A river runs through them
The Willamette River runs between some of Eugene's most historic parks. Each park has its own identity and value.
See the parks for yourself
By Nat Levy
As the sun starts to come out, the people follow. Throughout the cold, dreary winters in Eugene, many people stay away from the parks, but once the grounds dry out, people emerge. The banks of the Willamette River, bordered on one side by the freeway, and four of Eugene's best parks on the other, becomes a hot spot in Eugene once the parks dry out.
The main parks, Maurie Jacobs Park, The Owen Rose Garden, Skinner's Butte Park and Alton Barker Park each have their own character. "The legacy of these parks goes way back," said Phillip Richardson, a landscape artist with the City of Eugene's Parks and Open Spaces division. "I don't know everything, but I know that."
Though the field is closed, the game goes on
Maurie Jacobs Park is the starting point on this journey down the river. The citizens of Eugene recognized Jacobs for his desire to acquire and maintain land for public use. Along with his penchant for land management, Jacobs was a businessman, founding what is now known as M. Jacobs Furniture. Jacobs' passion for creating public parks remains visible long after his death in 1988.
Kalapuya Indians once occupied Jacobs and other parks in Eugene. According to documents supplied by the city, construction workers found a number of Kalapuya artifacts in 1984 while constructing the bike path through the park. Thomas J. Connolly, a professional archaeologist, came in to investigate. He found that the artifacts did not carry enough significance to stop construction.
The park's greatest draw is a massive open field on which people play soccer, ultimate Frisbee, softball or any other field sport. Currently that field features a giant sign protruding from the grass saying that the field is closed due to "re-turfing." The sign has stood since last May, but it hasn't stopped some people from enjoying the space. "We know it says not to play, but it's not like they are going to kick us off," said a soccer player by the name of Armando.
A small playground borders the edge of the field. According to city documents, the playground was named Myra's playground for a 6-year-old girl killed in an auto accident in the early 1980s. Builders of the park moved the playground around several times, but it now resides underneath a group of trees. Families frequent the area because of the shade.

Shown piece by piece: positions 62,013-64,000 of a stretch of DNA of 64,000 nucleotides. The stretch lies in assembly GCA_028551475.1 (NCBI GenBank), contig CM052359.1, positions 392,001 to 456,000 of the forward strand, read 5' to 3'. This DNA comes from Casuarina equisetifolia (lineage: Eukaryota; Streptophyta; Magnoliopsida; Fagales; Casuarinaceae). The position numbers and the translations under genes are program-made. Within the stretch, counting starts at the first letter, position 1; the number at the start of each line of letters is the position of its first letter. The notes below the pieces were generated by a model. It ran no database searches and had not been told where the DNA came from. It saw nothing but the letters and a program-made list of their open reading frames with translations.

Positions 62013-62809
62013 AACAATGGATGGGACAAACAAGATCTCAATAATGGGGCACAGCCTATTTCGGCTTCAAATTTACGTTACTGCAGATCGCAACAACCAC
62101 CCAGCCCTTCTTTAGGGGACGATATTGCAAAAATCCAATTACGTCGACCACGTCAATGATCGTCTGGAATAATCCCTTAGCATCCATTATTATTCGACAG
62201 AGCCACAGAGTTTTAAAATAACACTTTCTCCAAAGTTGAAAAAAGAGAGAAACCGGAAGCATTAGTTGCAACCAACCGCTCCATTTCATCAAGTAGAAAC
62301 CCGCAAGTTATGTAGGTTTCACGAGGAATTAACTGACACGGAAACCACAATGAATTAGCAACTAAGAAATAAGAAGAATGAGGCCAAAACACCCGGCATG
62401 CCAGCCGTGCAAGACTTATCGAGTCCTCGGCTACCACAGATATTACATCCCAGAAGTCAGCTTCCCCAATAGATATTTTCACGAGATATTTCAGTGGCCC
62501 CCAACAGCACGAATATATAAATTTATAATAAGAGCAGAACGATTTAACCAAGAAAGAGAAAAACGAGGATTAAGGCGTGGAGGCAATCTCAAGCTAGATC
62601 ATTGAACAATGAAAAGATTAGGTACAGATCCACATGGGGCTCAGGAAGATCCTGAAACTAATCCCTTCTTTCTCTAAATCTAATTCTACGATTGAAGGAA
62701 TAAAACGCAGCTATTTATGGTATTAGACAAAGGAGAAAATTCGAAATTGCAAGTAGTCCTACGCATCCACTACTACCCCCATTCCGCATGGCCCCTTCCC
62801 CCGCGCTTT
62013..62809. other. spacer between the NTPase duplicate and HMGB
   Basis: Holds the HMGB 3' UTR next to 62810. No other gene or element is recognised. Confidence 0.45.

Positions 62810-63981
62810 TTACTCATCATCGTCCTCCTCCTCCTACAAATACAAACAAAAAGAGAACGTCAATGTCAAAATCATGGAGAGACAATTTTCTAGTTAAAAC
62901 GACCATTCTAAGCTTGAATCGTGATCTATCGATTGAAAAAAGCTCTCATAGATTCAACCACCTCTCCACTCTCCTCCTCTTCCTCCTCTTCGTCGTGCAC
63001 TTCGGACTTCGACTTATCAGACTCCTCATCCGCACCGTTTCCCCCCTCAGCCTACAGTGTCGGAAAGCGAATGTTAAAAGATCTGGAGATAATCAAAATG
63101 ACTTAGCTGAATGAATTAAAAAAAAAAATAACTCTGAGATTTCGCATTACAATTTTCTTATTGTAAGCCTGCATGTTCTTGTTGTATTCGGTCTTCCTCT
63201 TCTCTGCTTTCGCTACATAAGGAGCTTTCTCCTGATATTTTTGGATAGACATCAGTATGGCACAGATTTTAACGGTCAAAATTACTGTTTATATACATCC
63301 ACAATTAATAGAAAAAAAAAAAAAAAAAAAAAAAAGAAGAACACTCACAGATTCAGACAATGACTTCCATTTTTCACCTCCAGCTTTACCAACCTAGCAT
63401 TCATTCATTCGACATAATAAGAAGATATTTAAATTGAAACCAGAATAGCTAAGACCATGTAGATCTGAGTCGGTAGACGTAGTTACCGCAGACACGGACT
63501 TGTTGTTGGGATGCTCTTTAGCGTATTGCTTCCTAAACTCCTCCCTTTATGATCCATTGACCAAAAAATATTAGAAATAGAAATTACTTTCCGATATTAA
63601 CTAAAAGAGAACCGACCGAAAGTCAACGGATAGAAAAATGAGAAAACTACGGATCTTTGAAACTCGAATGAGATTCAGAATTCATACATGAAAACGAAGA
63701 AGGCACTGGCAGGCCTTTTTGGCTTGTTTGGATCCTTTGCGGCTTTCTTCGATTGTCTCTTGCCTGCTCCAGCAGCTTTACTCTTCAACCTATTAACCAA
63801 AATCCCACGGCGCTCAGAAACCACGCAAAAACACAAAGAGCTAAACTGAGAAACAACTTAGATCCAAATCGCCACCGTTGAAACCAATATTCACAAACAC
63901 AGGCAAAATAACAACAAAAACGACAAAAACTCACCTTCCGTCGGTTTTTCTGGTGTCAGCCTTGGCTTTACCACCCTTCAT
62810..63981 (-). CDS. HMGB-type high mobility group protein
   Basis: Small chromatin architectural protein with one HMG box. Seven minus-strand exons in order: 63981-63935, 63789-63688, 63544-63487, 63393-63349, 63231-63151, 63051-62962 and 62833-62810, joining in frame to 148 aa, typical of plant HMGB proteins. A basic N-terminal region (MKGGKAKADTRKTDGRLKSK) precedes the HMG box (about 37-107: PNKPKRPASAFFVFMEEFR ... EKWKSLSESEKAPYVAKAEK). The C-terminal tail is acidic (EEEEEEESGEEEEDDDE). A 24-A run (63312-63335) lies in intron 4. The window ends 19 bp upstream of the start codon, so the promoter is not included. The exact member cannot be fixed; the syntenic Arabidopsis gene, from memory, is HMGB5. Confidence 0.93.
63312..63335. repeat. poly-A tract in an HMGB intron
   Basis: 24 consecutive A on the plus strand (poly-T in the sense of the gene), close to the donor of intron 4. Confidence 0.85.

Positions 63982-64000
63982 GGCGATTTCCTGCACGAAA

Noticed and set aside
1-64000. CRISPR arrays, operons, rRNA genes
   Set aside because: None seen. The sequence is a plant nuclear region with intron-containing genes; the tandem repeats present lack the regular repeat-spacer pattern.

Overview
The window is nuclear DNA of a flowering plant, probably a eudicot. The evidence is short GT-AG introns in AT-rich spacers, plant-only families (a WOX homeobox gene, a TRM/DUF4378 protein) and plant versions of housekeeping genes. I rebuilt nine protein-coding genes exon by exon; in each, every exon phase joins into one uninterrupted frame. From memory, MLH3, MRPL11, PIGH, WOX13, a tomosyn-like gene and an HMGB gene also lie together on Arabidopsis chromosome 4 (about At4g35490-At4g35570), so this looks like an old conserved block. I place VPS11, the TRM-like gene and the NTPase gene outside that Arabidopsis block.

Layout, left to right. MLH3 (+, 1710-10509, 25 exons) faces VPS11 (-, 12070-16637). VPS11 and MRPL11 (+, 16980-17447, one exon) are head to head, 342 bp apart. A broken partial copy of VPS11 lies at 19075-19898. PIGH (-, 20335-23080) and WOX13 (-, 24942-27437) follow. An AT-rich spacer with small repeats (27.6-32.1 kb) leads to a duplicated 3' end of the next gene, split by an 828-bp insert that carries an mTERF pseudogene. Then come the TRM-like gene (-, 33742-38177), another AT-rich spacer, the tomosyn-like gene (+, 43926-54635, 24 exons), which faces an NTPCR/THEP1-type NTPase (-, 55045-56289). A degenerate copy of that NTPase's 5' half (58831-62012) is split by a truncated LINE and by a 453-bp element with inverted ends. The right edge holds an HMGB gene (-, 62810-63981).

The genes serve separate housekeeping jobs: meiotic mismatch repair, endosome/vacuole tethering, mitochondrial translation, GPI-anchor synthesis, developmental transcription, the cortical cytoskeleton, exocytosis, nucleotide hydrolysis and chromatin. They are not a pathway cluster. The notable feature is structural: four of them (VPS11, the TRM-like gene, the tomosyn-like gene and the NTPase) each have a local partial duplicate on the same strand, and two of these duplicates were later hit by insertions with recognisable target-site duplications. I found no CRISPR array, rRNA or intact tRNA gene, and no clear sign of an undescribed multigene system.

One day in February the sun broke through the clouds, and the runners, bikers and families playing baseball and soccer arrived at the park. As the mid-fielder, Armando, said, "We're just trying to get out here before it rains on us."
Owen Rose Garden
One of the many beautiful roses in the garden
In between Maurie Jacobs and the Owen Rose Garden is a short path that leads down to the water. On the sunny days, and a few cloudy days as well, the ducks and geese are fed handsomely. Sometimes they get a little too aggressive and start to surround those feeding them. A small child and his father received a little too much attention from a flock of geese.
The Owen Rose Garden lies just beyond the small opening to the river. Though not nearly as picturesque during this time of year, the Rose Garden remains an inspiring place. In spring and summer the Garden possesses diverse groups of flowers and colors.
The Garden, which is named for George Owen, the former owner of the land, features the world's oldest cherry tree. According to documents supplied by the city, "The Black Tartarian Cherry Tree is believed to be planted in 1847; just one year after Eugene Skinner filed the plat for the village he named Eugene City."
At the playground on a sunny day